The heavyweight fight over delivery of broadband computer service continues.
Late last week, FASTERArkansas, the Walton-financed lobby group, began the TV advertising above for its push to repeal a limiting state law so that public school districts could hook into the existing computer network that serves Arkansas colleges and universities.
And, in this corner, the telecom industry, which thinks it can provide necessary services to school districts very well, as it is already doing. It claims research shows Arkansas private industry is beating the cost of the state doing the work here
Again note: Walton billions being put to work to argue that government can do a better job than private industry. Just don’t try this in the grocery sector.
The telecom interest group news release follows:
(LITTLE ROCK) – Recent studies performed on behalf of the Arkansas Governor’s Office and Arkansas General Assembly indicate Arkansas’s K-12 schools are saving 95.5 percent on their broadband purchases when dealing directly with private telecommunications providers.
On August 12, 2014, representatives from the EdcuationSuperHighway organization briefed lawmakers on their initial findings in Arkansas. The data, which is currently available on the Arkansas General Assembly’s website, concluded that schools purchasing broadband from the State of Arkansas averaged paying $286 per MBPS. The same data revealed when the state was not involved in the purchase, schools paid an average of $13 per MBPS when procuring services directly through a competitive bid process of private providers.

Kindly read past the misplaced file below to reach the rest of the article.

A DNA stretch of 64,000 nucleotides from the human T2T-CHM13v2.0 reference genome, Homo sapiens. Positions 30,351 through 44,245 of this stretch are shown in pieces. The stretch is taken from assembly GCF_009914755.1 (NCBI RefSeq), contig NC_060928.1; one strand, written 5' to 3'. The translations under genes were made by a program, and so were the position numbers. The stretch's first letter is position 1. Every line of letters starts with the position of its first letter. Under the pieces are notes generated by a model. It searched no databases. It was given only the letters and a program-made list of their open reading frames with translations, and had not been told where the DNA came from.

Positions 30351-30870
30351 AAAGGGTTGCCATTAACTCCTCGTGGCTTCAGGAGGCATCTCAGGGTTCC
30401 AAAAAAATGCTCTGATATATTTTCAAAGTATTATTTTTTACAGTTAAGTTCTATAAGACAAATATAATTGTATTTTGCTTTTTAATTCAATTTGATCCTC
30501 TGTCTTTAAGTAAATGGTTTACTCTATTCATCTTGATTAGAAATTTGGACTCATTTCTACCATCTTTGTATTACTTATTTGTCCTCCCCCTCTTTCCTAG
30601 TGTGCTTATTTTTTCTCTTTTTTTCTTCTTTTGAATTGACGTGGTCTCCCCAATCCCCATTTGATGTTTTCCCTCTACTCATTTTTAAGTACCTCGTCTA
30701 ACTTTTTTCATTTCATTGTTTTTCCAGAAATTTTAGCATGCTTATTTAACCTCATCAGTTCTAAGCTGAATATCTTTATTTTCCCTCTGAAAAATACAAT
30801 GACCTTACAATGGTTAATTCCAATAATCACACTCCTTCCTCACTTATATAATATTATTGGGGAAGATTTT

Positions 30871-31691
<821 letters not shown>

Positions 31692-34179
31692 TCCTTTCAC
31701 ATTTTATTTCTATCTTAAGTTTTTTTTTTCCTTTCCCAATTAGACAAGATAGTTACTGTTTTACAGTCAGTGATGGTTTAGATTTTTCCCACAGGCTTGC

Last week, the Legislature’s consultant on educational adequacy, Picus Odden and Associates, repeated these numbers to members of the Legislature’s Joint Committee on Education and added that the national average in 2014 is $22 per MBPS, a number 40 percent higher than the average of Arkansas schools purchasing services directly from the private sector. This information is also available on the General Assembly’s website.
“There’s no question Arkansas schools save millions of dollars today when they purchase services directly from private providers,” said Jordan Johnson, Arkansas Broadband for Kids Coalition spokesperson. “It’s interesting some continue to advocate government playing even a larger role in broadband going forward when we have yet to fully research the issue.”
Arkansas’ broadband providers look forward to the additional legislative studies and will continue in their efforts to work with consultants from each of these organizations to evaluate and analyze the state’s perceived issues related to educational broadband.